Girls Active Transition Club
Uptake in secondary schools extra-curricular sport and physical activity was poor. In a rural area, transport is a key factor affecting participation as pupils need to be brought to and from the schools by bus. Some clubs are successfully held in a good local sports center where girls can walk to and from.
To run an extra-curricular club for years 6-9 students that would:
- Improve transition links from primary to secondary
- Increase the numbers of girls participating in PE and physical activity and promote lifelong participation
- Promote positive attitudes towards physical activity and change perceptions
- Deliver a wide and varied programme of activity, identified through pupil choice
- Promote access to community clubs/facilities
The active schools coordinator approached year 6 pupils directly to gauge interest in the club and to establish a range of activities that girls would like to try. 50 year 6 girls from two local feeder primary schools were invited to attend after-school activities at the high school.
Secondary pupils were targeted through the school bulletin and departmental posters. Face-to-face contact had been effective in engaging girls in other types of activities and was therefore adopted as a method of consultation in this project. The PE teacher and active schools coordinator established dates and times for the club to run and identified who would lead it. A democratic voting process with all girls was undertaken to select the most popular activities to take forward in the three blocks (each block consisting of four weeks of one activity):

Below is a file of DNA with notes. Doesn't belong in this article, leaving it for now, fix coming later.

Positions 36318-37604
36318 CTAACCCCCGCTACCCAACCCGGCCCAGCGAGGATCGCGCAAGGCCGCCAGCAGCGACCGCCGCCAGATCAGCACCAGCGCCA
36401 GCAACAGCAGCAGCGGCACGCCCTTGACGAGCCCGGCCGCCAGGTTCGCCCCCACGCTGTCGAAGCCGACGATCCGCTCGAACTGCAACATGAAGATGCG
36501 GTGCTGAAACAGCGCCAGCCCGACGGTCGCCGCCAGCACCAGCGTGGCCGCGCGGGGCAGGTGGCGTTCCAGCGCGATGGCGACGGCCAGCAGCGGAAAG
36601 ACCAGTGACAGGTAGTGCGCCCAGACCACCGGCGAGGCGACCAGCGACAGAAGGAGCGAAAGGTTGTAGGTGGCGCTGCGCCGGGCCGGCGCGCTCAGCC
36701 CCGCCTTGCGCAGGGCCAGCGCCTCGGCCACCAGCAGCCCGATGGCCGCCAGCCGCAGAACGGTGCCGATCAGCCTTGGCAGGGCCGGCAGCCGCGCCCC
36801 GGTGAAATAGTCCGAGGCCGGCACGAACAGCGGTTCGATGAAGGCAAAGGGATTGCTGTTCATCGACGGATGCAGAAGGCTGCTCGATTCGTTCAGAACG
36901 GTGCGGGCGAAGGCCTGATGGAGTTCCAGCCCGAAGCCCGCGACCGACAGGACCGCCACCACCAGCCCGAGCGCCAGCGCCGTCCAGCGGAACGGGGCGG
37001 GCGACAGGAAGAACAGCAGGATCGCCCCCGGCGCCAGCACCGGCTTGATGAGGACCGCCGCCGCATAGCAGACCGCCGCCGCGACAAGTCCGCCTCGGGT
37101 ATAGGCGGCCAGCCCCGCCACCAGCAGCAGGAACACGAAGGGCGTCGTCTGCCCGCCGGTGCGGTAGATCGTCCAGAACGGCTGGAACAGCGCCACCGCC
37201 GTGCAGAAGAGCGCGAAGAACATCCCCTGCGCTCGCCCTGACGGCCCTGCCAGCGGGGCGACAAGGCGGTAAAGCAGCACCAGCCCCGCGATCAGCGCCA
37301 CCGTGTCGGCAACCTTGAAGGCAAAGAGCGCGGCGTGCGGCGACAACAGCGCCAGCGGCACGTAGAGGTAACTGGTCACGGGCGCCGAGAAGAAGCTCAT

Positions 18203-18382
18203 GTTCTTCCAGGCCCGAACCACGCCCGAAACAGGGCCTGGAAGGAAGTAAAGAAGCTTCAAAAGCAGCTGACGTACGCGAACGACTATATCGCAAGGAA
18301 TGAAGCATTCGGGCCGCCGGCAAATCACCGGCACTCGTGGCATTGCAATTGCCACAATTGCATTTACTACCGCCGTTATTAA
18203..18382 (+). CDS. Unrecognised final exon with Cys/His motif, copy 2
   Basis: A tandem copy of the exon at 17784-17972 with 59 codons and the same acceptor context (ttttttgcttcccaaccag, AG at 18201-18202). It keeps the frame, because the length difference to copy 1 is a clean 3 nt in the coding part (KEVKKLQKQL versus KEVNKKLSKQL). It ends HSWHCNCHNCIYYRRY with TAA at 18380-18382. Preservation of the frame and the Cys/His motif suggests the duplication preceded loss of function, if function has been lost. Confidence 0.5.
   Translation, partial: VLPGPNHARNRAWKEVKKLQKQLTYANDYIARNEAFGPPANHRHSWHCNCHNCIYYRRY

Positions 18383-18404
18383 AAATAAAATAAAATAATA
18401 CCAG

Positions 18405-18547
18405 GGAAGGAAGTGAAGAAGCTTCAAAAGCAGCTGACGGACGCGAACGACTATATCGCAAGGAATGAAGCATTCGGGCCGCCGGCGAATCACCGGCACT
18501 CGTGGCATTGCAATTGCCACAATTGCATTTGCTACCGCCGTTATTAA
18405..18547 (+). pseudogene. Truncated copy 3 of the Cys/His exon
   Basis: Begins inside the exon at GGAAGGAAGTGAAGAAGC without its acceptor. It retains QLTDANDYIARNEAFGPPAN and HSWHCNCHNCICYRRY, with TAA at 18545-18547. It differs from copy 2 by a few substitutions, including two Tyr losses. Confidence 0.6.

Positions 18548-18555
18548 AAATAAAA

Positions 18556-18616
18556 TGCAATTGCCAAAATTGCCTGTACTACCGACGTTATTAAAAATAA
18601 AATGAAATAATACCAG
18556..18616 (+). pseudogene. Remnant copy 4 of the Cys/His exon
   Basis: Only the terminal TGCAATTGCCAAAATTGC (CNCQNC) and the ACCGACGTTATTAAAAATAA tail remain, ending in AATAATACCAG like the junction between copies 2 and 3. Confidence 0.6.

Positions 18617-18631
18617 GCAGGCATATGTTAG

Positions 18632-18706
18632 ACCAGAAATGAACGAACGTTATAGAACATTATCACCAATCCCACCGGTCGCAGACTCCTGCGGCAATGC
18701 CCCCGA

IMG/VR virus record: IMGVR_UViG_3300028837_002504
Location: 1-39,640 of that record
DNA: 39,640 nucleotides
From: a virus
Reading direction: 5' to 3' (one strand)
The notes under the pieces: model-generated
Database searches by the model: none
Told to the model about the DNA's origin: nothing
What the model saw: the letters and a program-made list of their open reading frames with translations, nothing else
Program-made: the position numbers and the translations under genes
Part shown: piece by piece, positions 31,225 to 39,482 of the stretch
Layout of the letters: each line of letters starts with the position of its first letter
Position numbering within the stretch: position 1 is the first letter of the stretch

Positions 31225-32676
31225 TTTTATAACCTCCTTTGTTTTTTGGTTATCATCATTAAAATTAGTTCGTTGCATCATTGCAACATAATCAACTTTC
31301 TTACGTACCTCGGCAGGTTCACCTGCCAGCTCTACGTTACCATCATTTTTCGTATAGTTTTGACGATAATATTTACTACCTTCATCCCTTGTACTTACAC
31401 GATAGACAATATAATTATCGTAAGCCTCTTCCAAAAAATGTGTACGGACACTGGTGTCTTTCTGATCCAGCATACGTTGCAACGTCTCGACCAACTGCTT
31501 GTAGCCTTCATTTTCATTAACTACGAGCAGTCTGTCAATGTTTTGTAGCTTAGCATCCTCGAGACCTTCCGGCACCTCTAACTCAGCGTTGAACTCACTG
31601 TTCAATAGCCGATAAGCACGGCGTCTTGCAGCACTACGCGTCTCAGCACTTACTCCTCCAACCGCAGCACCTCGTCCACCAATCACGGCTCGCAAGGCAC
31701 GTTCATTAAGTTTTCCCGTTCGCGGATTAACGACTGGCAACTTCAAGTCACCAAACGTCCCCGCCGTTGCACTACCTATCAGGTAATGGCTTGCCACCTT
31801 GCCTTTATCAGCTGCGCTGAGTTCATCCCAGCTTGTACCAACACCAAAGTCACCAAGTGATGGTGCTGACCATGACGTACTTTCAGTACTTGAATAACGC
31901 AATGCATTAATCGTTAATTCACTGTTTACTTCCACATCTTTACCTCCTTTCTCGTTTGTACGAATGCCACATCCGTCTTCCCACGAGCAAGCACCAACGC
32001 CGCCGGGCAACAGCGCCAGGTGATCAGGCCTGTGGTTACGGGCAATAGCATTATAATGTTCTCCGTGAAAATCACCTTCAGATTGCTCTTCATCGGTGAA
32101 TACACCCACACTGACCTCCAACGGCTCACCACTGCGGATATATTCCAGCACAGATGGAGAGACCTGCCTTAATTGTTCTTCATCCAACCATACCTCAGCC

- Roller-blading to music, with yoga for relaxation at the end of the session
- Gymnastics - structured to include all abilities and presented in an attractive way. Lots of equipment is used which girls had no access to before, e.g. wall bars, ropes, trampette, to make this fun and enjoyable
- Dance and body combat, with a free choice for the last weeks of term
Almost all activities were led by members of the PE department, while the yoga instructor was brought in a paid for and the dance instruction was led by a senior pupil.
As many as 28 girls have been regularly attending the club from associated primary schools within the local area. The biggest proportion of membership cam from primary-aged girls (70%). Primary pupils are now more confident and familiar with the secondary schools setting and have met new people from the secondary school. Trying new activities taught the staff how girls perceive themselves with others in a new environment and the need for girls to feel secure with new activities. The year 6 pupils were tracked through secondary school to gain information on the impact this club had on their long-term attitudes to PE and physical activity.
The next steps:
The next steps included looking at community club links and making an action transition between girls participating in schools and actively taking control of their own physical activity lifestyle by choosing to take part in local community sport and physical activity clubs.
It worked because:
Co-operation from parents who took a positive approach in terms of car-sharing meant girls were able to regularly attend the club. Activities for the first two terms were planned in advance so that girls were aware of the activities they would undertake. The was important because, girls only committed if they knew what was on offer and it helped to demonstrate that provision reflected consultation.